World Bank, Swiss Development and Cooperation Agency Endorse New Initiative on Migration

September 11, 2013

GENEVA, September 11, 2013 – The World Bank Group and the Swiss Agency for Development and Cooperation (SDC) today signaled progress in their collaboration on the Global Knowledge Partnership on Migration and Development (KNOMAD), a new initiative on migration and development issues. KNOMAD is envisioned as a global hub of knowledge and policy expertise on migration.

The two institutions have been collaborating to establish KNOMAD, which was initiated by The World Bank Group in 2011. SDC is the top donor to the KNOMAD, with a contribution of 5 million Swiss francs (about $5.3 million).  

KNOMAD, which is also supported by Germany’s Federal Ministry of Economic Cooperation and Development (BMZ), is now operational. It collaborates with well known academic centers and multilateral institutions, including the United Nations, Global Migration Group (GMG), and the Global Forum on Migration and Development (GFMD).

The program was initiated in response to perceived knowledge gaps and need for policy responses in the face of rapid growth in international and domestic migration over the last decade. Today, nearly one billion people – that is, one out of every seven persons on the planet – have migrated internally or across international borders in search for better job opportunities and living conditions.

"With more and more people choosing migration as a route to escape poverty and improve their living conditions, migration has become integral to development. There is ample research to show that migration is linked to the reduction of poverty and better health and education outcomes,” said Mr. Mahmoud Mohieldin, Special Envoy of The World Bank Group President. “The World Bank Group remains committed to the migration and remittances agenda, and KNOMAD is a significant element of that commitment.”

One key measure of the magnitude of international migration is remittances, i.e. money sent by migrants to their families in their home countries, which The World Bank Group has been tracking since 2003. At over $400 billion annually, remittances provide an economic lifeline to many developing countries. For example, India received $70 billion in remittances in 2012, more than three times the size of foreign direct investment (FDI). Egypt received $21 billion, nearly three times the value of its revenue from the Suez Canal. In many smaller countries, such as Tajikistan or Liberia, remittances are between one-third and one-half of the national income. Remittances are the largest source of foreign exchange in many countries, especially poor or conflict-affected countries, providing critical balance of payments support. Remittances have also been more resilient during financial crises than private capital flows.

KNOMAD’s focus on migration and development meets a critical demand for a sound knowledge base in a thematic field that is still relatively new to us. Many crucial questions, however, remain unanswered and the complexity of the phenomenon only exacerbates the challenge of dealing with migration in a way that is beneficial to all stakeholders,” said Dr. Martin Dahinden, Director-General of SDC. “KNOMAD’s focus on migration and development comes at the right time.”

KNOMAD’s work program focuses on the following 12 key thematic areas:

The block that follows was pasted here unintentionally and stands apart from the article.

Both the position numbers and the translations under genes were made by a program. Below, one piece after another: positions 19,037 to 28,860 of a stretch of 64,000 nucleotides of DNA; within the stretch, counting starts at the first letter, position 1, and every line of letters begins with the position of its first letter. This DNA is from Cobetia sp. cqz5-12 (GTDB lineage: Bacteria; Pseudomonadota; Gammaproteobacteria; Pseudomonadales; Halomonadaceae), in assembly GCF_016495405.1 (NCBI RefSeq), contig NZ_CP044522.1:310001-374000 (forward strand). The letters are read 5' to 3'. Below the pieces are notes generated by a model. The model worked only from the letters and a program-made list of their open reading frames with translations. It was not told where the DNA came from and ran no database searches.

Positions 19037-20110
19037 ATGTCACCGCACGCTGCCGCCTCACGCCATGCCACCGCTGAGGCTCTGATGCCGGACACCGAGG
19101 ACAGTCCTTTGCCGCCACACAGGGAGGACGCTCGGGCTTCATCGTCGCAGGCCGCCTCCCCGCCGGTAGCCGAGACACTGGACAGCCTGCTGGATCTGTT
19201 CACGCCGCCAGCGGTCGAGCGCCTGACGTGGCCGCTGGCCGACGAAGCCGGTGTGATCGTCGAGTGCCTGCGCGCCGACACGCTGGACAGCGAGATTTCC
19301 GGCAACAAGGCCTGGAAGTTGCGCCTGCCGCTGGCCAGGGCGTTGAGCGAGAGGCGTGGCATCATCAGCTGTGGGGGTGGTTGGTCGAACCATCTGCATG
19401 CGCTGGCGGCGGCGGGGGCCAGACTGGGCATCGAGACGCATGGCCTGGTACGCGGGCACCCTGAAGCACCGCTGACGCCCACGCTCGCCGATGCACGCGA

• Data on migration and remittance flows;
  • Skilled labor migration;
  • Low-skilled labor migration;
  • Integration issues in host communities;
  • Policy and institutional coherence;
  • Migration, security and development; 
  • Migrant rights and social aspects of migration;
  • Demographic changes and migration;
  • Remittances, including access to finance and capital markets;
  • Mobilizing diaspora resources as agents of social and economic change;
  • Environmental change and migration; and
  • Internal migration and urbanization.

In addition, KNOMAD will also address cross-cutting themes of gender, monitoring and evaluation, capacity building, and public perception and communication.

Working groups on each key theme have been formed to discuss and coordinate ongoing research on migration issues, with the aim of developing policy options for sending and receiving countries. Beyond the World Bank Group and SDC, the following organizations are represented in the thematic working groups: International Organization for Migration (IOM), Organization for Economic Cooperation and Development (OECD), International Labor Organization (ILO), Office of the High Commissioner for Human Rights (OHCHR), United Nations Children's Fund (UNICEF), United Nations Department of Economic and Social Affairs (UN-DESA), United Nations Development Program (UNDP), United Nations Institute for Training & Research (UNITAR), United Nations Population Fund (UNFPA), International Fund for Agricultural Development (IFAD), Migration Policy Institute (MPI), Geneva Centre for Security Policy, Migrant Forum Asia, and Germany’s GIZ.

KNOMAD is a contribution to the migration and development agenda at the global, regional, national or local levels. Its outputs are public goods and include data, books, workshops, conferences, policy notes, research papers and pilot projects.

“Migration is rarely included in the development strategies of countries, despite the massive scale at which domestic and international migration is taking place. KNOMAD aims to mobilize global brain power to enable host and home countries, as well as migrant workers, to derive the full benefits of migration,” said Dilip Ratha, Manager of the World Bank’s Migration and Remittances Unit and Head of KNOMAD.

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